• IMHO there is a difference between "cheating" and "cheating while showing you already have better revesre engineering skills than many alumni". No really try to put a calc on steroids and see how hard it is to end up with a neat job! – Caterpillaraoz Dec 22 '17 at 22:28

As Pat Shanahan suggests, just don't give credit where you can't see the work. Liberal use of the phrase "Show all work" should solve some of your issues. If somebody is using a contraband calculator to skip steps on a problem, they get very little credit for the solution.

The issue you're not addressing, though, is cheating. Using an unauthorized calculator is cheating -- no ifs, ands, or buts. Protecting academic integrity should be an important part of what you strive to do, and if honest students feel disadvantaged because many students around them are cheating, that is a very poor outcome.

I suggest a) reminding the students beforehand that unauthorized help of any form, including improper calculators, on an exam is an academic honesty issue, and will be treated as such, b) exams will be designed so as to minimize the amount of help that such a calculator can provide (and then try to do that!!), c) calculators might be spot checked during exams, and d) getting caught with such a device during exams will be treated as per university policies on violations of academic honesty.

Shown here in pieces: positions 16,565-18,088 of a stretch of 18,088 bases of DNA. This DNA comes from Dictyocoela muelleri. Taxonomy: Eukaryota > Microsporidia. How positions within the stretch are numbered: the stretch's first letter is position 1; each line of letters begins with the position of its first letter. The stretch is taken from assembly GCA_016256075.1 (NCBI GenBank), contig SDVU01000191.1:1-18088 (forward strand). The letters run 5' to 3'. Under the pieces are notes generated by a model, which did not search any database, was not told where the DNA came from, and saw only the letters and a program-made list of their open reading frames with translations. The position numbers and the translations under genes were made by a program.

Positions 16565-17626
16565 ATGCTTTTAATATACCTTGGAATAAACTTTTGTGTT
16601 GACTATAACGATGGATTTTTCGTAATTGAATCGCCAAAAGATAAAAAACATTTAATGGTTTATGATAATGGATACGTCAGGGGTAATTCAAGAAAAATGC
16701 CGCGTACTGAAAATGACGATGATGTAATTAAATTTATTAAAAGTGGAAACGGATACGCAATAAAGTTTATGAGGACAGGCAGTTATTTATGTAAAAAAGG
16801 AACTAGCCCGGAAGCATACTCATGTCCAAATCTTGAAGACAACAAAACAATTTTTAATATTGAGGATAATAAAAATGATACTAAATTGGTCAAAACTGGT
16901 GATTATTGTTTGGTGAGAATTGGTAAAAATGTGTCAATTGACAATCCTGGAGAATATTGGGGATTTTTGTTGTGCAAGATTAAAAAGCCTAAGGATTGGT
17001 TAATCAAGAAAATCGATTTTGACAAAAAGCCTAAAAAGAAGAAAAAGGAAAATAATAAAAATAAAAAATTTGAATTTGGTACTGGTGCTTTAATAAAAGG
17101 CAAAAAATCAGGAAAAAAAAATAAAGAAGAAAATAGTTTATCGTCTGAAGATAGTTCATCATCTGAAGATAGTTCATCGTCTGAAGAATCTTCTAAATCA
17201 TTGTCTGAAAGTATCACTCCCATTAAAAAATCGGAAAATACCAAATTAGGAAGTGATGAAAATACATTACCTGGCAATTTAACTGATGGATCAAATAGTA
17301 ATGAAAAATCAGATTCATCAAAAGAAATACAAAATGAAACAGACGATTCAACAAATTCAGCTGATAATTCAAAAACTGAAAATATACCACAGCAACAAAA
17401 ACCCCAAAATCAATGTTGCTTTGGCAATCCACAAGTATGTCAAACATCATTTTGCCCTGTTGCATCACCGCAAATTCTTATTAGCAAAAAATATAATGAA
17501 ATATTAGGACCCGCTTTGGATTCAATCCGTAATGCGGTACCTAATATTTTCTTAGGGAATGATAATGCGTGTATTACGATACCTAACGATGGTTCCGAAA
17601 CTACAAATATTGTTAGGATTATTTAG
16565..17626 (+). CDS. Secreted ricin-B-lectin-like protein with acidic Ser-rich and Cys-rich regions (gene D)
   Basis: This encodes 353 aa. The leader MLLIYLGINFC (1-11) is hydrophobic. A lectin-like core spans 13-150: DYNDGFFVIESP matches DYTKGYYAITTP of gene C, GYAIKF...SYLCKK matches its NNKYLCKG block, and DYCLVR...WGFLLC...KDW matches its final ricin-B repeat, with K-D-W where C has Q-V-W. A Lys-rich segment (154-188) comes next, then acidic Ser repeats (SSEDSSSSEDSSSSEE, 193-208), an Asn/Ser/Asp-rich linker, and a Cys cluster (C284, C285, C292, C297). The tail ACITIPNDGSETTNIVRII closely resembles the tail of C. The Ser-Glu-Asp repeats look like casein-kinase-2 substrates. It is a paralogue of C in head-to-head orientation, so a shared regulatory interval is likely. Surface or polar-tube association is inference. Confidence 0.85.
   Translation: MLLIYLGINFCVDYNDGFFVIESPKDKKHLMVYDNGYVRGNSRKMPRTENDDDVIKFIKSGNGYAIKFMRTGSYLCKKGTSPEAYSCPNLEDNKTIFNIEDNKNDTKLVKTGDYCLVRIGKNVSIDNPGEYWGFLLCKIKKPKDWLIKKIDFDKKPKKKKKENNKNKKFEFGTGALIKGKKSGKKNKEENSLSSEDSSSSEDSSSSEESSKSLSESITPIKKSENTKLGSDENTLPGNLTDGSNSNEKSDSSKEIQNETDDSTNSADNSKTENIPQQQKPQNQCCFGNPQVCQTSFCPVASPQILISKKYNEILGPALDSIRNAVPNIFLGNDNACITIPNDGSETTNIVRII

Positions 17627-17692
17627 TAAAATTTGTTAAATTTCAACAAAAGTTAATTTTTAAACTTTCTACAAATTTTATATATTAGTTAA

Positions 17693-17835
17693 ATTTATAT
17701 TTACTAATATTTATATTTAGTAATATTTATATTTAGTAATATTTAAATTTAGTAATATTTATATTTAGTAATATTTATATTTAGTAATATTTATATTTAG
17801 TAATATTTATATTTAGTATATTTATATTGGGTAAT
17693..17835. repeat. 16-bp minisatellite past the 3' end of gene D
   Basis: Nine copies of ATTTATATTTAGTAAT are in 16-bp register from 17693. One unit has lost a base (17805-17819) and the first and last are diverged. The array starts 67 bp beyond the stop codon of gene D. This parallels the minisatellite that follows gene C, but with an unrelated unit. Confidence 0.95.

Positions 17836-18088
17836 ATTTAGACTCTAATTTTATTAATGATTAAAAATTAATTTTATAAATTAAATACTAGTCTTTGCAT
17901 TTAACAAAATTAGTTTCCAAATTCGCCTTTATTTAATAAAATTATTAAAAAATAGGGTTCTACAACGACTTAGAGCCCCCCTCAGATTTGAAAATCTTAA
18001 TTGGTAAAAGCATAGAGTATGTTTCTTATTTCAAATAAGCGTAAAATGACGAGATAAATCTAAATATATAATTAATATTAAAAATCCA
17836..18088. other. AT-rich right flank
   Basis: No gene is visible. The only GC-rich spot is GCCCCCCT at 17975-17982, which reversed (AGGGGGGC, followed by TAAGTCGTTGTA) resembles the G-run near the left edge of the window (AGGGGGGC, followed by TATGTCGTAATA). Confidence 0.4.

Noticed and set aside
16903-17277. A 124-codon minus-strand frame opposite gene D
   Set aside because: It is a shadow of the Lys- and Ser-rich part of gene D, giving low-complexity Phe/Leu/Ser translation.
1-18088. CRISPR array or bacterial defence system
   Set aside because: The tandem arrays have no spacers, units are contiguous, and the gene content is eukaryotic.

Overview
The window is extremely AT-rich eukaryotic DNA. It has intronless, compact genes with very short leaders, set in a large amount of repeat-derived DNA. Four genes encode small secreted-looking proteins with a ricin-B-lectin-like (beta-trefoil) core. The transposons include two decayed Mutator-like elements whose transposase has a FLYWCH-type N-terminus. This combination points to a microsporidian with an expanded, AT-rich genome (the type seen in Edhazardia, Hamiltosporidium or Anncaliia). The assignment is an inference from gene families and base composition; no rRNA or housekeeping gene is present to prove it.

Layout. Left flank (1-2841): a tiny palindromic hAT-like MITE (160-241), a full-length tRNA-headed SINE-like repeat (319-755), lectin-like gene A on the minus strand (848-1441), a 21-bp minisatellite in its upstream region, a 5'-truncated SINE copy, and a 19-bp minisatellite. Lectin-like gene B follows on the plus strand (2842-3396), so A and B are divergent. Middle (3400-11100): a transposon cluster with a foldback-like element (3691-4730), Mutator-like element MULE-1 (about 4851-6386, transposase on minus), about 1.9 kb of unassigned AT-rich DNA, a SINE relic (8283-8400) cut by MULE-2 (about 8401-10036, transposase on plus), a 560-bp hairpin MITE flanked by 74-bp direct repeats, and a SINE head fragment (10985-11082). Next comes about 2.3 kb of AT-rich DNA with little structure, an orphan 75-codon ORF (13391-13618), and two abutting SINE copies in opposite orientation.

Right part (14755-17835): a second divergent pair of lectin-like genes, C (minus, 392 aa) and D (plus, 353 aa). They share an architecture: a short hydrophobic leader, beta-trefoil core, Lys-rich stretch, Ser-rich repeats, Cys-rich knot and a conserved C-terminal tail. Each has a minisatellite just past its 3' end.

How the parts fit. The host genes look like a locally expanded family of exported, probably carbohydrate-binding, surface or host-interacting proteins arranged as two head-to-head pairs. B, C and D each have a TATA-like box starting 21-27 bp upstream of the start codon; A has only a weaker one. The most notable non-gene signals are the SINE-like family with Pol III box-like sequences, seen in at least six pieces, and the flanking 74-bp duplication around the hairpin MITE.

While less than ideal, I suggest that spot-checking calculators of students who lose credit on a previous exam for not showing work might be an effective strategy. I suggest that if one or two students get caught every now and again, the practice will eventually stop -- especially at US universities, where repeated violations will result in separation.

  • And then you get the guy who speeds up his calculus exams by memorizing integral tables. – Joshua Dec 7 '17 at 16:43